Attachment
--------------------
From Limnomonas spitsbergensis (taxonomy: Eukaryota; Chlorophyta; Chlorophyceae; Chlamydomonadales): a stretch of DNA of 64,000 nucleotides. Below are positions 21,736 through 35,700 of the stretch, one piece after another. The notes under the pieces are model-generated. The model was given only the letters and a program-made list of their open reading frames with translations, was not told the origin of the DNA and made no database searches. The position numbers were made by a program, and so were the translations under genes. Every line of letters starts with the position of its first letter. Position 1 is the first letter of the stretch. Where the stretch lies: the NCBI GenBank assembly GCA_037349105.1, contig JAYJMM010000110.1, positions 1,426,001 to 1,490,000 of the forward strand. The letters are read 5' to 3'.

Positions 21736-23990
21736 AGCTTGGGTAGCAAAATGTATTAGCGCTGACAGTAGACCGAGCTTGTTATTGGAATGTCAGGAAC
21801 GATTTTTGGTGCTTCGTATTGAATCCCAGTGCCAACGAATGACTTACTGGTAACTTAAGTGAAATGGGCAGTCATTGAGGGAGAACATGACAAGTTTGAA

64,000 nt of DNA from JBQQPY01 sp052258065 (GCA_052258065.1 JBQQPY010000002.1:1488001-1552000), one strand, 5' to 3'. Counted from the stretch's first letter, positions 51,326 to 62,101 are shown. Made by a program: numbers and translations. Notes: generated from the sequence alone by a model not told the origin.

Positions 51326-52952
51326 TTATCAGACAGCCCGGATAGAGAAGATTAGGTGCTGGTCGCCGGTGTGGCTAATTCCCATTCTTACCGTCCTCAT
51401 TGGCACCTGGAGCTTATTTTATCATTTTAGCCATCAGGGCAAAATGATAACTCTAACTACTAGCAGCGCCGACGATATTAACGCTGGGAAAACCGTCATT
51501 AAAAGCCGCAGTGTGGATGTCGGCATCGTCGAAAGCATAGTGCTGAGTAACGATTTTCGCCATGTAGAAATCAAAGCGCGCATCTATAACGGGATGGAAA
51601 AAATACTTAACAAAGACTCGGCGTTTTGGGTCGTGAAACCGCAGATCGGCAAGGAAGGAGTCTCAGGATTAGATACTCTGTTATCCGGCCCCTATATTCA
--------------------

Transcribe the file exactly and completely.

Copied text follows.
From Limnomonas spitsbergensis (taxonomy: Eukaryota; Chlorophyta; Chlorophyceae; Chlamydomonadales): a stretch of DNA of 64,000 nucleotides. Below are positions 21,736 through 35,700 of the stretch, one piece after another. The notes under the pieces are model-generated. The model was given only the letters and a program-made list of their open reading frames with translations, was not told the origin of the DNA and made no database searches. The position numbers were made by a program, and so were the translations under genes. Every line of letters starts with the position of its first letter. Position 1 is the first letter of the stretch. Where the stretch lies: the NCBI GenBank assembly GCA_037349105.1, contig JAYJMM010000110.1, positions 1,426,001 to 1,490,000 of the forward strand. The letters are read 5' to 3'.

Positions 21736-23990
21736 AGCTTGGGTAGCAAAATGTATTAGCGCTGACAGTAGACCGAGCTTGTTATTGGAATGTCAGGAAC
21801 GATTTTTGGTGCTTCGTATTGAATCCCAGTGCCAACGAATGACTTACTGGTAACTTAAGTGAAATGGGCAGTCATTGAGGGAGAACATGACAAGTTTGAA

64,000 nt of DNA from JBQQPY01 sp052258065 (GCA_052258065.1 JBQQPY010000002.1:1488001-1552000), one strand, 5' to 3'. Counted from the stretch's first letter, positions 51,326 to 62,101 are shown. Made by a program: numbers and translations. Notes: generated from the sequence alone by a model not told the origin.

Positions 51326-52952
51326 TTATCAGACAGCCCGGATAGAGAAGATTAGGTGCTGGTCGCCGGTGTGGCTAATTCCCATTCTTACCGTCCTCAT
51401 TGGCACCTGGAGCTTATTTTATCATTTTAGCCATCAGGGCAAAATGATAACTCTAACTACTAGCAGCGCCGACGATATTAACGCTGGGAAAACCGTCATT
51501 AAAAGCCGCAGTGTGGATGTCGGCATCGTCGAAAGCATAGTGCTGAGTAACGATTTTCGCCATGTAGAAATCAAAGCGCGCATCTATAACGGGATGGAAA
51601 AAATACTTAACAAAGACTCGGCGTTTTGGGTCGTGAAACCGCAGATCGGCAAGGAAGGAGTCTCAGGATTAGATACTCTGTTATCCGGCCCCTATATTCA